Essex high school promotes respect for life
Every time students gather for lunch at Our Lady of Mount Carmel High School in Essex, they come face-to-face with vivid reminders of the sanctity of human life.
Nine large color posters displaying the development of an unborn baby are posted along one wall in the cafeteria. Each placard contains phrases like “my heart started beating today” or “mommy felt me kick today” – indicating a fetus’ growth for a particular month.
The awareness campaign was one of the first projects of a new Respect Life club started at the school in January. The 10-member club, believed to be the first prolife organization in the school’s 48-year history, also sponsored fundraising activities for pregnant women and a baby shower that garnered donations by just about every student in the school.
“I think we’ve changed a lot of opinions about abortion,” said Lea Linton, a 16-year-old junior and president of the Respect Life club.
“Sometimes you hear that it’s only tissue,” she explained. “It helps when we can see that it’s a human life.”
Lea said her club’s awareness campaign will help promote a culture of life, especially if a student, friend or family member is ever faced with a crisis pregnancy. A big part of the organization’s message is to remind young people there are alternatives to abortion, she said.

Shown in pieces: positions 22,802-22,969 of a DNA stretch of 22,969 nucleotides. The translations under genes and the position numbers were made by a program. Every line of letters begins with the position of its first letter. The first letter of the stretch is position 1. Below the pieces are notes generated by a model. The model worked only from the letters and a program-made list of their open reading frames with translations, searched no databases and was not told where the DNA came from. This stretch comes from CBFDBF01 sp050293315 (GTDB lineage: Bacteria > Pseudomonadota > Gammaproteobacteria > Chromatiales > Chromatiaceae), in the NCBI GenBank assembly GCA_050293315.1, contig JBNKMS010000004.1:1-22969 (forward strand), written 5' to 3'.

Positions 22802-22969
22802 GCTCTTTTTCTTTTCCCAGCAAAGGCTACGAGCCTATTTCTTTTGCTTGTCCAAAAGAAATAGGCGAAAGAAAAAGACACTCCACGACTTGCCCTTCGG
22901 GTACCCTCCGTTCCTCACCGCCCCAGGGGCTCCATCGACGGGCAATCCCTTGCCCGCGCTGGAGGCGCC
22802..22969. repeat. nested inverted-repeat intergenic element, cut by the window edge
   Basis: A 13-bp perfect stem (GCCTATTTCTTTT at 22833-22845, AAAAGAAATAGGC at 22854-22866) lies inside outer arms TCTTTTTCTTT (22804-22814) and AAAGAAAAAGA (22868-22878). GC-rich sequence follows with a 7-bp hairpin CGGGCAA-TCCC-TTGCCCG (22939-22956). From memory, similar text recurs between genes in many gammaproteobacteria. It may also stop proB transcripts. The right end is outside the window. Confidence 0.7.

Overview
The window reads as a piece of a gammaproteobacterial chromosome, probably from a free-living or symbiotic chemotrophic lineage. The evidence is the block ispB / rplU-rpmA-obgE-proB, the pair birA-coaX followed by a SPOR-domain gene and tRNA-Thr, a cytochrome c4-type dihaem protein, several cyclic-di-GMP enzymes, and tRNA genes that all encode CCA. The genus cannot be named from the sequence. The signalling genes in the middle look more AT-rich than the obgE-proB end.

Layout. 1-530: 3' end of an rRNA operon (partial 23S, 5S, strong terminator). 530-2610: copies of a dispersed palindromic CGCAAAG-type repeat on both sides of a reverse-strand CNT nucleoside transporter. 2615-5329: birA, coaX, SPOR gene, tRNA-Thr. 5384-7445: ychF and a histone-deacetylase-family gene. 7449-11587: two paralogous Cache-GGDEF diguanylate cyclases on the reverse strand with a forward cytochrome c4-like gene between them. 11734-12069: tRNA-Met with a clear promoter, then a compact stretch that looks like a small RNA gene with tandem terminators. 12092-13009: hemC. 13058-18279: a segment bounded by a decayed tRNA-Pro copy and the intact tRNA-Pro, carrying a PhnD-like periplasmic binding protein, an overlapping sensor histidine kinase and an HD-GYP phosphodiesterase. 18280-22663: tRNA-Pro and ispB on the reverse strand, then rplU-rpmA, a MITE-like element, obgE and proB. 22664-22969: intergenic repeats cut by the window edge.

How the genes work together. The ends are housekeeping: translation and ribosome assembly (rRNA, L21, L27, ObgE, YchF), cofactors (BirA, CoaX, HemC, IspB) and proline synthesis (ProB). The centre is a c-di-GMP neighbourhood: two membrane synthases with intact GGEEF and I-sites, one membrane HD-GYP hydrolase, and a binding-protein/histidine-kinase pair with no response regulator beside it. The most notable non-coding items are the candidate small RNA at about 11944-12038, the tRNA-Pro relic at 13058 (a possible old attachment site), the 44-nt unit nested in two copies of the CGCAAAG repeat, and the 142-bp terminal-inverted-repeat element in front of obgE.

“A lot of people have abortions because they think they can’t afford the baby,” she said. “We want to give people support.”
Three young women in the area and one from Frederick benefited from the students’ baby shower. Throughout the year, students have also been encouraged to “spiritually adopt” an unborn baby in danger of abortion, naming the child and praying for him or her daily.
Becky Drinks, a theology teacher and moderator of the club, said she was encouraged by the strong support for the club. Next year, she expects members will participate in prolife marches and symposiums and expand their advocacy to include other prolife concerns such as supporting people with autism.
“Young people are becoming more prolife, especially when they realize so many of their generation have been killed by abortion,” said Ms. Drinks.
The pastel images on the posters were painted by Linda Brenegan of the archdiocesan Respect Life Office. Thousands of posters have been distributed to parishes and schools throughout the country.